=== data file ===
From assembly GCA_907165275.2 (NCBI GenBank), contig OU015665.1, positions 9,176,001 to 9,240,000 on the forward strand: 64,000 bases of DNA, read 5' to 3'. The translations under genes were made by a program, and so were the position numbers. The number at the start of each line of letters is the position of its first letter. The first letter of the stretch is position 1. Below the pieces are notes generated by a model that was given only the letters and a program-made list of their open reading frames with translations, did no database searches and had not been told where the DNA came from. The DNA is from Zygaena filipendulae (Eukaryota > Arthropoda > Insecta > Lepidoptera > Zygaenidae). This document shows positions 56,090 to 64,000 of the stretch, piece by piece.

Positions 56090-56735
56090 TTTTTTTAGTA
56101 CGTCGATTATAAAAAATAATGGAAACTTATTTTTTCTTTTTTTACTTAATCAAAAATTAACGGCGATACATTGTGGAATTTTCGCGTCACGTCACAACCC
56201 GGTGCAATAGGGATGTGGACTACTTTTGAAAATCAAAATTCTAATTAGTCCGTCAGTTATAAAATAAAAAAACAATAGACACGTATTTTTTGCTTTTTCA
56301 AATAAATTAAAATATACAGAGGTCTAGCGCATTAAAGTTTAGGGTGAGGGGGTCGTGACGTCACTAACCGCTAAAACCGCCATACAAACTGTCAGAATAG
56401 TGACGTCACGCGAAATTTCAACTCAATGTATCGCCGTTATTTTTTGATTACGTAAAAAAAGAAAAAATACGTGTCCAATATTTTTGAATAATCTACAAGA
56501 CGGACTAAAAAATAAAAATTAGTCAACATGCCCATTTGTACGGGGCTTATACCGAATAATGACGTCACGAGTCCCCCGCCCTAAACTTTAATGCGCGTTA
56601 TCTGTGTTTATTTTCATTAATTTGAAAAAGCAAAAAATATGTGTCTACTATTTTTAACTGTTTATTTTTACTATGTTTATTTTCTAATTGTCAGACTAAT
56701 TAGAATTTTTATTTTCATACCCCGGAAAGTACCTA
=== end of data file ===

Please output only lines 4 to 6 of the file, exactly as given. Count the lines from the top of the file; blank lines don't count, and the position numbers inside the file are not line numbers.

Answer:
56101 CGTCGATTATAAAAAATAATGGAAACTTATTTTTTCTTTTTTTACTTAATCAAAAATTAACGGCGATACATTGTGGAATTTTCGCGTCACGTCACAACCC
56201 GGTGCAATAGGGATGTGGACTACTTTTGAAAATCAAAATTCTAATTAGTCCGTCAGTTATAAAATAAAAAAACAATAGACACGTATTTTTTGCTTTTTCA
56301 AATAAATTAAAATATACAGAGGTCTAGCGCATTAAAGTTTAGGGTGAGGGGGTCGTGACGTCACTAACCGCTAAAACCGCCATACAAACTGTCAGAATAG